• In the agricultural sector, it is used as seed packets, sacks and animal bedding
  • Used for identifications and wrapping of electrical cables, battery separators and printed circuits
  • In buildings, paper is used as decorative laminates for furniture, damp-proof courses, flooring and roofing
  • It is used for various business and communicative purposes like newspapers, calendars, telephone directories, product manuals, catalogues, etc.
  • In the medical and industrial sectors, paper is used for wrapping medical instruments to keep them sterile, surgical masks, disposable bed materials and used a protection material for fragile industrial materials like chinaware.
  • In cars, paper is used as liners for the roof and doors, filters, fascia boards, etc.

Environmental Impacts of Paper

Paper industries use extensive chemical processes on the manufacturing of paper and as result of which an increasing amount of toxic emissions from these industries in turn pollute the water and air. Paper continues to pollute the environment even after it is thrown away after being used. When thrown in the landfill, paper decomposes and produces methane, which is a greenhouse gas that contains high heat-trapping power.

Greenhouse gas emissions continue to exist even when paper is transported to pulp mills and wholesale distributors. Energy is consumed during this transportation process and this leads to greenhouse gas emissions. Chlorinated dioxins also pollute the environment. These dioxins are emitted during the conventional bleaching process.

The growing increase in the usage of paper has led to an increase in deforestation and this in turn has lead to an increase in paper wastage. The best possible way to protect the environment is to recycle paper and reuse it.

Recycling Process of Paper

  • The first step involves the removal of contaminants like plastic and food from the paper to be recycled. Paper that is contaminated must be burned, composted or landfilled.
  • At the paper mill, the papers are separated based on their grades as each type of paper can be used to make different recycled products.
  • The paper is next sent transported by conveyors to a vat called a pulper containing chemicals and water. The recovered paper is cut into tiny pieces by the pulper and when the content in the vat are heated the paper changes into very small strands of cellulose fibers. Pulp is thus obtained as the paper turns into a mixture.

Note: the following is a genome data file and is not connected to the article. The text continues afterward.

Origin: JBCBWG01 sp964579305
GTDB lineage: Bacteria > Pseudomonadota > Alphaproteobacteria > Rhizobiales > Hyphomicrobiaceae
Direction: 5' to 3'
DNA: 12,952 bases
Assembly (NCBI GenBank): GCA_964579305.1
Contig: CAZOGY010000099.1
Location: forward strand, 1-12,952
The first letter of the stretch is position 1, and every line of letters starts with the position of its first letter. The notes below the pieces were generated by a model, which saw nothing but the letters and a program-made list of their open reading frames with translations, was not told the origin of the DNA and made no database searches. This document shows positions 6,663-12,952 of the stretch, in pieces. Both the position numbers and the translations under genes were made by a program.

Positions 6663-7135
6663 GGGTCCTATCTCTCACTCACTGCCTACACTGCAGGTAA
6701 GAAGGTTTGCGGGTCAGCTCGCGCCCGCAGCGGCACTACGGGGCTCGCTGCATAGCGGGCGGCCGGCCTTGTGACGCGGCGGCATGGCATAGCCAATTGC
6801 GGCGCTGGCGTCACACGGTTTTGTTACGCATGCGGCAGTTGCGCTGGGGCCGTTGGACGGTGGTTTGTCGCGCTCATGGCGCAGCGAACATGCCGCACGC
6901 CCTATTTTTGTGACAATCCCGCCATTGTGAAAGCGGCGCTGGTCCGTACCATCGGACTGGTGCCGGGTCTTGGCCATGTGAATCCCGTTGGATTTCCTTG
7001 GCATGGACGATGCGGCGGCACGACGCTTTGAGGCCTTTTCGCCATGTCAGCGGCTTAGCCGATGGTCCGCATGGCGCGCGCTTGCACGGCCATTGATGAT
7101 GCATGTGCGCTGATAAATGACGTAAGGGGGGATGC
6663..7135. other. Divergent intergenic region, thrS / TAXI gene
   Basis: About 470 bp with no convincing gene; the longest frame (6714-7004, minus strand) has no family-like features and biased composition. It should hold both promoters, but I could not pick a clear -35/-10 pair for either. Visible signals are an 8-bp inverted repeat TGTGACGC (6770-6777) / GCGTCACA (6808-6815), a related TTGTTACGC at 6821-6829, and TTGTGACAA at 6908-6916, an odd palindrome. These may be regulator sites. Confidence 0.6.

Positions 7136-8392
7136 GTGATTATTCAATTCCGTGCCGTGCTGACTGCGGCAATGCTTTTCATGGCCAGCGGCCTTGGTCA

• The pulp is then cleaned in cylinders that are cone-shaped. In this cleaning process, heavy contaminants like staples move to the bottom of the cylinder. The lighter contaminants gather in the center part of the cone and are then removed.
  • The pulp now goes through the deinking process that removes residues like glue, ink and other sticky materials from the pulp. Surfactants are injected into the pulp and these chemicals cause the sticky residues and ink to loosen from the pulp and stick to the air bubbles that float on top of the mixture. These bubbles that form froth are then removed and the pulp is thus clean.
  • At this point, the dyes are removed from the pulp if the paper is colored and the pulp is further bleached and refined and ready to be made into paper
  • Chemicals and water are now added to the pulp to form a watery pulp mixture.
  • This watery mixture is passed through the paper machine that drains the water present in the pulp. The fibers that are recycled now come together and develop into a watery sheet. Water from this sheet is further drained out by placing this sheet under a number of press rollers.
  • The sheet that looks like paper is now dried by heated metal rollers. A coating mixture is added if a coated paper is required.
  • The paper is finally wound into a large roll from this paper machine. This big roll of paper is further cut into smaller rolls and recycled paper is thus obtained.

Applications of Recycled Paper

Recycled paper can be used in the following applications:

  • Throwaways like scribble pads, writing pads, paper used for transmittal and drafting documents
  • Bulk advertising material and information leaflets
  • Laser printers and photocopiers
  • In the domestic sector, recycled paper is used as tissues, table napkins, kitchen towels, toilet paper, lampshades and paper cups and plates

Sources

Tell Us What You Think

Do you have a review, update or anything you would like to add to this article?

Leave your feedback
Submit